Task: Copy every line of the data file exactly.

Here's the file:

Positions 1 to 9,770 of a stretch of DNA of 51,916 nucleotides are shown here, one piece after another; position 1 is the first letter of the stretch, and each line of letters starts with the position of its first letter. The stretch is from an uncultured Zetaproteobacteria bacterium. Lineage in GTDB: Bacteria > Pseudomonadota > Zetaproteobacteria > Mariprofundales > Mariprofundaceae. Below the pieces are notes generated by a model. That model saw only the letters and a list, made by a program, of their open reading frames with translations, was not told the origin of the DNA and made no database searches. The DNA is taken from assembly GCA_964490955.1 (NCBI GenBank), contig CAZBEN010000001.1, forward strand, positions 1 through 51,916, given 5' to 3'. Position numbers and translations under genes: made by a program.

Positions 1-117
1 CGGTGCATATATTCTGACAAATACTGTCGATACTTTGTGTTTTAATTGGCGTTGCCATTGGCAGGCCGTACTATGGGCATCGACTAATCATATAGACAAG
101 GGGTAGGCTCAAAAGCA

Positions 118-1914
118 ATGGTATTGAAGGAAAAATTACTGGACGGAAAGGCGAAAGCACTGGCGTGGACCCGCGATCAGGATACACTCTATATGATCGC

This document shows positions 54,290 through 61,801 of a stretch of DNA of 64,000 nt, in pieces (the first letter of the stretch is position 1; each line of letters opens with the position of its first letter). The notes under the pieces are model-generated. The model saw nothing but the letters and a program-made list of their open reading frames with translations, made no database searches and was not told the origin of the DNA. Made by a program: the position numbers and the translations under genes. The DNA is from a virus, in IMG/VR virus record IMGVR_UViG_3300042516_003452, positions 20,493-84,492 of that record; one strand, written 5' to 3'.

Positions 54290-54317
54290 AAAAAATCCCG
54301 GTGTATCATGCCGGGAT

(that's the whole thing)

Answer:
Positions 1 to 9,770 of a stretch of DNA of 51,916 nucleotides are shown here, one piece after another; position 1 is the first letter of the stretch, and each line of letters starts with the position of its first letter. The stretch is from an uncultured Zetaproteobacteria bacterium. Lineage in GTDB: Bacteria > Pseudomonadota > Zetaproteobacteria > Mariprofundales > Mariprofundaceae. Below the pieces are notes generated by a model. That model saw only the letters and a list, made by a program, of their open reading frames with translations, was not told the origin of the DNA and made no database searches. The DNA is taken from assembly GCA_964490955.1 (NCBI GenBank), contig CAZBEN010000001.1, forward strand, positions 1 through 51,916, given 5' to 3'. Position numbers and translations under genes: made by a program.

Positions 1-117
1 CGGTGCATATATTCTGACAAATACTGTCGATACTTTGTGTTTTAATTGGCGTTGCCATTGGCAGGCCGTACTATGGGCATCGACTAATCATATAGACAAG
101 GGGTAGGCTCAAAAGCA

Positions 118-1914
118 ATGGTATTGAAGGAAAAATTACTGGACGGAAAGGCGAAAGCACTGGCGTGGACCCGCGATCAGGATACACTCTATATGATCGC

This document shows positions 54,290 through 61,801 of a stretch of DNA of 64,000 nt, in pieces (the first letter of the stretch is position 1; each line of letters opens with the position of its first letter). The notes under the pieces are model-generated. The model saw nothing but the letters and a program-made list of their open reading frames with translations, made no database searches and was not told the origin of the DNA. Made by a program: the position numbers and the translations under genes. The DNA is from a virus, in IMG/VR virus record IMGVR_UViG_3300042516_003452, positions 20,493-84,492 of that record; one strand, written 5' to 3'.

Positions 54290-54317
54290 AAAAAATCCCG
54301 GTGTATCATGCCGGGAT